Friday, April 16, 2010

In Praise of Gobbledygook

I have been enjoying the Government Printing Office's new blog, Government Book Talk, which I wrote about here. The latest entry concerns the new edition of the GPO Style Manual.

That reminded me of my favorite federal book about language, Gobbledygook Has Gotta Go. It was written by John O'Hayre and published by the Bureau of Land Management in 1966.

It is thoroughly outdated, of course. It assumes all women are secretaries, and I don't mean Secretaries of State. But as a guide to clear language and an antidote to gov-speak, it is hard to beat. Here is one of my favorite passages.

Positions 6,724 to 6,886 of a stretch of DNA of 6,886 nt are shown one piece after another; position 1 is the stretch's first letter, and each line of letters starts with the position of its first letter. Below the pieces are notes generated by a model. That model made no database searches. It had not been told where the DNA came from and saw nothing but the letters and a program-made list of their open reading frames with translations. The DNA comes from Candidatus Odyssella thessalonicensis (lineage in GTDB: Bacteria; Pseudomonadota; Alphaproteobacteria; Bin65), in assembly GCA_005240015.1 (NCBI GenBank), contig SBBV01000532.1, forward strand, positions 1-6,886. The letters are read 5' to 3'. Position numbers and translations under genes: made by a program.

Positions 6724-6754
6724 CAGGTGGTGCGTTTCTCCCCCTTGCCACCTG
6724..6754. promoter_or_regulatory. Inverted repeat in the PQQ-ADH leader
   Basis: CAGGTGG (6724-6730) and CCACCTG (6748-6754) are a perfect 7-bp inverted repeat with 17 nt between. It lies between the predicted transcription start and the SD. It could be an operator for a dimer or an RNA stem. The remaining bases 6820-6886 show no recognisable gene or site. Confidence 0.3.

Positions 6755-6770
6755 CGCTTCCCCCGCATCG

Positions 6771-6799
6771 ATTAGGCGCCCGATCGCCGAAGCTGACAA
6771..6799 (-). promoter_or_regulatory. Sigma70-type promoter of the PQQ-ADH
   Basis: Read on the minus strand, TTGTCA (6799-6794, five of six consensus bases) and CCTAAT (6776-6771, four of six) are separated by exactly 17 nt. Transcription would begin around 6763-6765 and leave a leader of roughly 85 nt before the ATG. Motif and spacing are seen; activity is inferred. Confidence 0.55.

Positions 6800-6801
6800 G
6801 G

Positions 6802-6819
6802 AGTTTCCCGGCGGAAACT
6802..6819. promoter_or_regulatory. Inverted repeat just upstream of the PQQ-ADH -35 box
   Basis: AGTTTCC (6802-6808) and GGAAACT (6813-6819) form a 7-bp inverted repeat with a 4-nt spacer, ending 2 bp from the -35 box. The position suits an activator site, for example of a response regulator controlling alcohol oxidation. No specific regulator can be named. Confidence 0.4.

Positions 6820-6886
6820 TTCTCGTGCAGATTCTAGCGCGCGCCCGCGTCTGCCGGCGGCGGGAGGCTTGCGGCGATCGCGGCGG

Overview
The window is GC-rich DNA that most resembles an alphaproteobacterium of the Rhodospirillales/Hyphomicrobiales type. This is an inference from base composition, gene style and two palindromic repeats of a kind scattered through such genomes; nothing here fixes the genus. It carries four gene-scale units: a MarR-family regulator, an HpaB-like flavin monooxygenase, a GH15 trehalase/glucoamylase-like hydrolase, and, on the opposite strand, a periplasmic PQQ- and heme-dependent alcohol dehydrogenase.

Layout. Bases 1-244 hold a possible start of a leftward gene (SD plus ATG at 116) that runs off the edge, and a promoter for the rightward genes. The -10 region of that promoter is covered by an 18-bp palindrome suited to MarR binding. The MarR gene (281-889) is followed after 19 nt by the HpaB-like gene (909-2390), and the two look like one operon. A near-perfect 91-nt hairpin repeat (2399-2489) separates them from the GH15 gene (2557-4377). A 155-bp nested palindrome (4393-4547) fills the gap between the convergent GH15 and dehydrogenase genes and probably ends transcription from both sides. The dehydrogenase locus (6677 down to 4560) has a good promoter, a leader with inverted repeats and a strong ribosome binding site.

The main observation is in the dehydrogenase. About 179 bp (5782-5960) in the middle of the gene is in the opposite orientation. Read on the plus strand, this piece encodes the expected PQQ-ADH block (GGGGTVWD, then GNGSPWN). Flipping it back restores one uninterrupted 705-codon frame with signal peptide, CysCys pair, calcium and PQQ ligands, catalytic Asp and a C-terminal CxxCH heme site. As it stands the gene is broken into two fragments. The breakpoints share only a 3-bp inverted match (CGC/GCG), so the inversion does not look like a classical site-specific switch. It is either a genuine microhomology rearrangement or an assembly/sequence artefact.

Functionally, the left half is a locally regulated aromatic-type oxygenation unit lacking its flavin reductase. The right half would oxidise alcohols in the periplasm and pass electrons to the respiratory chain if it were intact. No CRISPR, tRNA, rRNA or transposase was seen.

"Here's a pompous memo that rankled F.D.R. so much that he rewrote it and shot it back to the man who pomped it up in the first place. The memo dealt with what Federal workers were to do in case of an air raid:

Such preparations will be made as will completely obscure all Federal buildings and non-Federal buildings occupied by the Federal Government during an air raid for any period of time from visibility by reasons of internal or external illumination. Such obscuration may be obtained either by black=out construction or by termination of illumination.

Here's how F.D.R. dignified the memo by giving it simplicity:

Tell them that in buildings where they have to keep the work going to put something over the windows; and, in buildings where they can let the work stop for a while, turn out the lights."

I'll bet the memo writer hated to lose obscuration. It seemed to be his motto.

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